To achieve these new effects with design, brands and hoteliers must weigh out the pros and cons of renovating vs. new construction. In order to develop the best strategy, they also need to take into account:

  • the price of real estate and construction

  • new supply in the market

  • market forecast as a result of economic, political, environmental and behavioral factors



The rooms and common spaces aren’t the only things that have changed to attract this generation of travelers, the marketing approach has changed too.

Following up on the necessity for fast Wi-Fi, marketing tactics to reach these Internet-loving customers follow a similar pattern. Long gone are the days of flyers, post cards and your traditional email marketing campaigns. Around 49% of Millennials plan, as well as book, trips on their smartphones according to Expedia’s Future of Travel Study. Marketing must be targeted to reach this audience where they are. Millennials are always on the go and up to date on social media, so the best way to reach them is just that!

Hoteliers are shifting their focus away from traditional mediums and approaching Millennials in the online spaces they frequent most: Facebook, Twitter, Instagram and Snapchat. Social media influencers are on the rise and hotels are no strangers to engage with these professionals. By partnering with travel celebs on social media, brands are more likely to catch the attention of this generation because Millennials have revealed that they are planning their vacations to places that they saw their friends or others post about on social.

Starwood’s Tribute Portfolio is a perfect example of this. The brand is using paid influencers to promote clickable pics to reserve rooms. They also have their own hashtag to encourage travelers to post their own pictures of their properties (#independentmoments). And believe it or not, they even use Snapchat.

Next step, AR (augmented reality)… it doesn’t get much more Millennial than that!


The Takeaways

Millennials are at the center of the hospitality industry’s viewpoint right now. These emerging trends are no longer just emerging, they are becoming the norm. Marriott anticipates that Millennials could comprise up to 50% of its guests by 2020, and the trend will continue to evolve as the generation continues to spend on travel experiences.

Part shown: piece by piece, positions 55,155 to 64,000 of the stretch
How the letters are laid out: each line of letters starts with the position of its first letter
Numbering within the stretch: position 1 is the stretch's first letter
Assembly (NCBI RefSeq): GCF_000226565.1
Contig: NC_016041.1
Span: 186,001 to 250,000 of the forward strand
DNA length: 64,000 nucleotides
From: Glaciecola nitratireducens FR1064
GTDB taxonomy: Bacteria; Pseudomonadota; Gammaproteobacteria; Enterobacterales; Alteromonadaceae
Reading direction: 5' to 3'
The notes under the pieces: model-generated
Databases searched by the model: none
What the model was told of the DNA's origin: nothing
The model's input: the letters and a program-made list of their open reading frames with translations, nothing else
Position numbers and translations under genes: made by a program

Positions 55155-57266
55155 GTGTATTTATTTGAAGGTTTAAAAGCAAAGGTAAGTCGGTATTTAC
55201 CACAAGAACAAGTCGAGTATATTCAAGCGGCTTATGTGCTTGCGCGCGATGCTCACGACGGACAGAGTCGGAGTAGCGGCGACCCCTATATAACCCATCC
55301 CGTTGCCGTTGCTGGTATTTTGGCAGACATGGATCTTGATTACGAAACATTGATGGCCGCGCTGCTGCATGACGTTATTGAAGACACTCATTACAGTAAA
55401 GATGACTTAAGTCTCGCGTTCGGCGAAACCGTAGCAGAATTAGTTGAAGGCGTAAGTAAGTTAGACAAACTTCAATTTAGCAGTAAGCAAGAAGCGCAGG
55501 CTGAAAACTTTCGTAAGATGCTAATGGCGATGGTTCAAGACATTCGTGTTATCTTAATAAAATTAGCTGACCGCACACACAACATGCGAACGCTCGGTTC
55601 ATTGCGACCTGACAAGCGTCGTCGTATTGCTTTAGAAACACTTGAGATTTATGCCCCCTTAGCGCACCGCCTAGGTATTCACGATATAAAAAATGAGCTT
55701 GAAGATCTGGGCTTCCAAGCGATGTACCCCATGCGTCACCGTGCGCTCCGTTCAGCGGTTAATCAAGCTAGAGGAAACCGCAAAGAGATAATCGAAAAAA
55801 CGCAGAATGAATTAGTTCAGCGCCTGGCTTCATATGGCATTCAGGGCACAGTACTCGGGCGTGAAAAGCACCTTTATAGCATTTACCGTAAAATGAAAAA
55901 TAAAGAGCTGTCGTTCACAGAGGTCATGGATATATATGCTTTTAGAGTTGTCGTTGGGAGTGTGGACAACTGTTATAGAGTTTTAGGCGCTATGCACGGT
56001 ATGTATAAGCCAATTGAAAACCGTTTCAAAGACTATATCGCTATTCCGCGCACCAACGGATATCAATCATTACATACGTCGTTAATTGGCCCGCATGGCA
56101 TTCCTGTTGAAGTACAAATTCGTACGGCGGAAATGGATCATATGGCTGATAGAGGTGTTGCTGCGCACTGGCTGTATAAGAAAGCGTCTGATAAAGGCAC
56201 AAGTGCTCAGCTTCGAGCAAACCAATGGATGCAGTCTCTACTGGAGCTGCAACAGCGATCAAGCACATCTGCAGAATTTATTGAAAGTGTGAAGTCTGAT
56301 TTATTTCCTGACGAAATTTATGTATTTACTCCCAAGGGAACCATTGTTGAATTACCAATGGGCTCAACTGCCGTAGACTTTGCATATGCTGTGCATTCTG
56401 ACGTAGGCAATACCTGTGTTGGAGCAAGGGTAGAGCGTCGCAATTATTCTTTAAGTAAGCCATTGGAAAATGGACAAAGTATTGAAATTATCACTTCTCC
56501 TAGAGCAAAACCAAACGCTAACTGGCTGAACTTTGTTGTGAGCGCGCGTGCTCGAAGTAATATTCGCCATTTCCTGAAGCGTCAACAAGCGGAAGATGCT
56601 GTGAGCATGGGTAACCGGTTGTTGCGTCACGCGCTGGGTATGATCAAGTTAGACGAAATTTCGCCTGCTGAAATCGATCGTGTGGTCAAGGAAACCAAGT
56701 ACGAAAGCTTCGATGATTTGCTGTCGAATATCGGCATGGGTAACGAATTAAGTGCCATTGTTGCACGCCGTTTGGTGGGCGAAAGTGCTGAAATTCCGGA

Hotels and brands can capture this audience and the dollars that follow by implementing a strategic plan that addresses the main themes above: Brand Development, Technology, Design and Marketing.

This will require an all hands-on deck approach! The hotels that win this audience will not only be innovative thinkers but will have done their homework as it relates to forecasting, market conditions and trends. It is a mistake to jump all in to try to get ahead without testing the waters first. Optimizing each and every dollar put into capturing this generation is a must as expenses can run high. Seeking the advice of experts in all fields mentioned above is well worth the investment in the long run to make the best choices for the next millennium!


Neirbi Analytics provides data-driven marketing and sales solutions for hotels and is one of the only forecasting tools that looks beyond comp set to help predict demand. Neirbi’s core capability lies in the aggregation, editing and actionable delivery of key points of impact for your hotel including events, weather, economic factors, schools, sharing economy, business trends and more. Neirbi edits through all the noise and goes beyond just delivering data to providing actionable opportunities for sales, marketing and customer-experience.  To learn more about Neirbi Hotel Solutions visit